Different Queues having different Worker counts


#1

Morning All.

I have a project i am looking at using Hang Fire for, which has some “interesting” stipulations. There are 3 parts of the process and they have different limits on the number of threads that can be kicked off on each. The first part generates a document, which i seem to be able to kick off 8 or so threads for. the next part does document signing, which i can reliably kick off about 10 threads on. finally, we send them by email, which has no defined limit, but should have a random wait time between sending and should probably be less than 120 per min, give or take.

I have the second part does, the document signing, and Hang Fire has the worker roles set to 10, but if i wanted to create a second and third queue, each with different worker counts, do i need to create new servers? This will be running as a Windows Service, by the way.

Also, on a related note, is it possible to “queue jump”? If we get a high priority request for a signed document, how would we go about getting that processed ASAP, and not go to the back of the queue?

Thanks in advance.

–Tiernan


#2

Hello, @tiernano, and sorry for the delay.

Yes, stipulations are very interesting. As a disclaimer, I should inform you that you can use multiple queues to perform the prioritization:

app.UseHangfire(cfg => cfg.UseServer("high", "normal", "low"));

Currently you are able to specify the exact amount of worker by using multiple Hangfire servers (you should also give them unique names) in one process:

var documentOptions = new BackgroundJobServerOptions
{
    ServerName = String.Format("{0}:documents", Environment.MachineName),
    WorkerCount = 8,
    Queues = new [] { "documents" } 
};

cfg.UseServer(options);

var signingOptions = new BackgroundJobServerOptions
{
    ServerName = /* {0}:signing */,
    WorkerCount = 10,
    Queues = new [] { "signing" }
};

cfg.UseServer(signingOptions);

// Other servers

Email throttling is an interesting issue, but I think it can be done using waits in the method itself. This is a naive implementation:

public void SendEmail()
{
    if (Database.GetSentEmailThisMinuteCount > MaxEmailsPerMinute)
    {
        Thread.Sleep(/* some amount of time */);
    }
}

Queue jump is impossible now. You can split high priority requests to multiple queues: document-high, document-normal and pass them to the server.


#3

So when creating a job to the queue “signing” as described here the server that handles this queue will automatically be called?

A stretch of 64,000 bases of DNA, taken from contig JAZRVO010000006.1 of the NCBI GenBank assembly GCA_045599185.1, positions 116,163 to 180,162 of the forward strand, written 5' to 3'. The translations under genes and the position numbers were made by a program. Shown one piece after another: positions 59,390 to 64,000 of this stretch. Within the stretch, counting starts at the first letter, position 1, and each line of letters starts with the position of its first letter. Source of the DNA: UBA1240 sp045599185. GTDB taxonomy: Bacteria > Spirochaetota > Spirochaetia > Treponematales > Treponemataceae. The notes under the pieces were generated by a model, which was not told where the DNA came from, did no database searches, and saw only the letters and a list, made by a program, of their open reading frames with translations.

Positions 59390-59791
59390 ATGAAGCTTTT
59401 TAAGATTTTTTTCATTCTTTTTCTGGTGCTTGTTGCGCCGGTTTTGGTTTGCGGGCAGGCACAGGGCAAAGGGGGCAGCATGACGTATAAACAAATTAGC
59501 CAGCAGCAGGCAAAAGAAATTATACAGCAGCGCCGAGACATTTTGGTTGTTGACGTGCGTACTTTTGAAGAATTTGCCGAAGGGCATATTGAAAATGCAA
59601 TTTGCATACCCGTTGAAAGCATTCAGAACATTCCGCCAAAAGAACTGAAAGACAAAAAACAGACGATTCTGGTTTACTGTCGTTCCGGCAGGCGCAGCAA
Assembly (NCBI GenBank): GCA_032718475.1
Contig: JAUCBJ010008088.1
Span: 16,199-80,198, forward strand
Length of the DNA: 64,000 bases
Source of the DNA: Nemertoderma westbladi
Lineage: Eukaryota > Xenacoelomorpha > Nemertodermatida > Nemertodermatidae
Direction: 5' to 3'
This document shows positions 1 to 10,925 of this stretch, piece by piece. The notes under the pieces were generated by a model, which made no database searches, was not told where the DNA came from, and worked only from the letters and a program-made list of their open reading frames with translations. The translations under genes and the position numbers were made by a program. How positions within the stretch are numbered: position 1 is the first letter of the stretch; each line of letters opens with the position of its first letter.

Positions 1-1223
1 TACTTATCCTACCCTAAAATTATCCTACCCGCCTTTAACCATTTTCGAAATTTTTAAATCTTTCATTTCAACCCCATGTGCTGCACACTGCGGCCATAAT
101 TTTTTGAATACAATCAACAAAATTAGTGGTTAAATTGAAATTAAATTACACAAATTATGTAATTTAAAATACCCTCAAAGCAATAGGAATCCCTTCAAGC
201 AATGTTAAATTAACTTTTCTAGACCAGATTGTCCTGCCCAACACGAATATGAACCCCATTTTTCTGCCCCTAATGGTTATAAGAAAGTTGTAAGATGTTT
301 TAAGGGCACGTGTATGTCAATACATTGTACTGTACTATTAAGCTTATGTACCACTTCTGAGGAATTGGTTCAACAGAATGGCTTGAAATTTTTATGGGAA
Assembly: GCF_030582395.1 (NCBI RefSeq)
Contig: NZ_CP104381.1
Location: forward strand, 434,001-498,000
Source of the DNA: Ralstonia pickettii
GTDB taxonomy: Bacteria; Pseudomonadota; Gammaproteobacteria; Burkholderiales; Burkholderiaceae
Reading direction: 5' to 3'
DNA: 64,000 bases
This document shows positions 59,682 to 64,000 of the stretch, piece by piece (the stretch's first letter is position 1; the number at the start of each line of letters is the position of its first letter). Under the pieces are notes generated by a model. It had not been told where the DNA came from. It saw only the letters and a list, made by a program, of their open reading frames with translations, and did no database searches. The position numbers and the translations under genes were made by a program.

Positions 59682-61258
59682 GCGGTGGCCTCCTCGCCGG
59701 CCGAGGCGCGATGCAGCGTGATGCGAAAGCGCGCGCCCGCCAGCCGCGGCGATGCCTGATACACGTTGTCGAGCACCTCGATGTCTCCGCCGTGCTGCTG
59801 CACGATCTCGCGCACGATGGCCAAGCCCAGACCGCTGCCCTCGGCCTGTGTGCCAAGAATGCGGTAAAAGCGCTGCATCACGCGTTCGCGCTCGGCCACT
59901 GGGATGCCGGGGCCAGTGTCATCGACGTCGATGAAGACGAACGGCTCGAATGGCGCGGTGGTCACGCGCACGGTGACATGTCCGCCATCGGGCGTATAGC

#4

Yep, if you put background job to the signing queue, it will be handled by the signing server when using this configuration.


#5

ok, I get “Cannot create an instance of an inteface” when trying to do that… Do I need to set any properties of the EnqueuedState object?
Here is the code i use:

EnqueuedState queueState = new Hangfire.States.EnqueuedState(param1.ToLower());    
_jobClient.Create<IFoo>(x => x.Bar(param1, param1, param3), queueState);

I am using autofac and it has registerred the IFoo interface for sure since I used _jobClient.Enqueue successfully just before changing to _jobClient.Create…

GlobalConfiguration.Configuration
                .UseSqlServerStorage(connstring)
                .UseAutofacActivator(container);
            JobActivator.Current = new AutofacJobActivator(container);

#6

I solved the issue using a jobfilter as described in the following post. This way retries are put to the correct queue also. One queue for the whole farm, and one queue by server


#7

ok, I’m running into problems here… how can I use the autofac container already registerred? Please see code below. This code fails because It needs a default constructor…

…I tried this and it works, question is if this is the best way…

(ICalculationEngineWorkQueueProcessor)System.Web.Http.GlobalConfiguration.Configuration.DependencyResolver.GetService(typeof(ICalculationEngineWorkQueueProcessor));

class to handle jobs

public class HangfireJobWrapper 
    {
        private readonly ICalculationEngineWorkQueueProcessor _calculationEngineWorkQueueProcessor;
        
        public HangfireJobWrapper(ICalculationEngineWorkQueueProcessor calculationEngineWorkQueueProcessor)
        {
            _calculationEngineWorkQueueProcessor = calculationEngineWorkQueueProcessor;
        }

        [UseQueueFromParameter(0)] 
        public void ProcessUserBudgetLineJob(string queuename, string userId, int budgetId, long executionId, CalcLineType calcLineType)
        {
            _calculationEngineWorkQueueProcessor.ProcessQueue(userId,budgetId,executionId,calcLineType);
        }

        [UseQueueFromParameter(0)]
        public void ProcessBudgetLineJob(string queueName, EntityType entity, int budgetId, long executionId, CalcLineType calcLineType)
        {
            _calculationEngineWorkQueueProcessor.ProcessQueue(entity, budgetId, executionId, calcLineType);
        }

        [UseQueueFromParameter(0)]
        public void ProcessBulkItem(string queueName, int workQueueItem)
        {
            _calculationEngineWorkQueueProcessor.ProcessBulkWorkQueuItem(workQueueItem);
        }
    }

and this is what I do from my web api controller

_jobClient.Enqueue<HangfireJobWrapper>(x => x.ProcessUserBudgetLineJob(
                        userId, 
                        userId,
                        budgetId,
                        executionId,
                        CalcLineType.Regular));

#8

I have created an extension to try and simplify this sort of problem and allow you to have many different worker counts for different jobs. Once installed you just add an attribute to the job:

public class ExampleJob
{
    [MaximumConcurrentExecutions(3)]
    public void MethodName(int arg1)
    {
       ....
    }
}

See https://github.com/alastairtree/Hangfire.MaximumConcurrentExecutions for more info.